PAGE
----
think we can safely ignore this usecase...
  2. Divide and conquer algorithms. Quicksort, FFT butterflies, etc.
  3. Traversing a data structure, where the recursion is simply to get to
the leaves which is where all the fun stuff happens.

Points 2 and 3 both share a trait that they're dividing/fanning out at each
step:

    void ex3(i) {
      if (is_base(i)) {
        f();
        return;
      }
      g(i);
      ex3(i / 2);
      ex3(i / 2 + 1);
    }

The access pattern of such a function is not linear. It is a pre-order walk
of a (binary, in this case) tree. As such we can't use the two-loop
transform above, but would have to form one loop and just manually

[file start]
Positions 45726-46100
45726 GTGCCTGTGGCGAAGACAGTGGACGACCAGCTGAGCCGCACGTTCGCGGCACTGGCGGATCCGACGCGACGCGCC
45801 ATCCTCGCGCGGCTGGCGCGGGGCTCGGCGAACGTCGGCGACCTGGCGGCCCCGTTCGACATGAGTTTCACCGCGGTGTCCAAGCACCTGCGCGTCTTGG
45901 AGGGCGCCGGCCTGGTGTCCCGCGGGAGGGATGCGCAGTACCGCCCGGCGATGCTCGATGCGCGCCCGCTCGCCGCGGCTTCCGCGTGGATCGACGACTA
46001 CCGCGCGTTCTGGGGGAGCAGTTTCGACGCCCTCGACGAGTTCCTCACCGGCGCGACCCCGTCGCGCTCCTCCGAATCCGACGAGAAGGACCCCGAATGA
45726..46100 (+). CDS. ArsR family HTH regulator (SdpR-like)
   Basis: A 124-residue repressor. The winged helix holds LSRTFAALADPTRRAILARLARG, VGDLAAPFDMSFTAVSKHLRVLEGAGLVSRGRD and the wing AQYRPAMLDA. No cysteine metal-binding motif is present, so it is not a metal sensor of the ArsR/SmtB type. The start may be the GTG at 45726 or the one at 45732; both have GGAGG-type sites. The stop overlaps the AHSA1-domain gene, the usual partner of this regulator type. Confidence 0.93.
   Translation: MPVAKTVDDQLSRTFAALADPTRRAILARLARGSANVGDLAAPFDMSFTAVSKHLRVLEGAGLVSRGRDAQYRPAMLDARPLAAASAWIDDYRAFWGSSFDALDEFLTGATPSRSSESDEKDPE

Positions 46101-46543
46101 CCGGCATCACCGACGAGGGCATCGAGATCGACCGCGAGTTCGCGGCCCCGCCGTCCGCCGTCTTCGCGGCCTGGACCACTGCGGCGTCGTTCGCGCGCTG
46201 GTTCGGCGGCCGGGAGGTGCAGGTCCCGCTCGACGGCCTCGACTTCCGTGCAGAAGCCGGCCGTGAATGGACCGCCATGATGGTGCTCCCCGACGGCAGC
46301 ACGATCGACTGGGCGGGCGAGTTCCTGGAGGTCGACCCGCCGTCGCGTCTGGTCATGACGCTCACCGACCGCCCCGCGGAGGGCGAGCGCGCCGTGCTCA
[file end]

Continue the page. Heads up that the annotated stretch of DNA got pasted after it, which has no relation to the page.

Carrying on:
implement the stack operations:

    cnt = 0
    stack[cnt++] = i;
    while (1) {
      i = stack[--cnt];
      if (is_base(i)) {
        f(); continue;
      }
      g(i);
      stack[cnt++] = i / 2 + 1;
      stack[cnt++] = i / 2;
    }

OK, it's still a well-formed loop, we can still do useful operations on it
like LICM or, if it's profitable, unrolling.

Now what about a more complex case, like in the FFT butterfly algorithm:

    void ex4(i) {
      if (is_base(i)) {
        f(i); return;
      }
      g(i);
      ex4(i / 2);
      ex4(i / 2 + 1);
      h(i);
    }

Here, we have to do work after the last recursive call. This presents a
problem, because we don't have any of the caller's context when dealing
with a node. Is a node N the first recursive call? or the second?
Call-stack recursion can save two things: the state of variables and the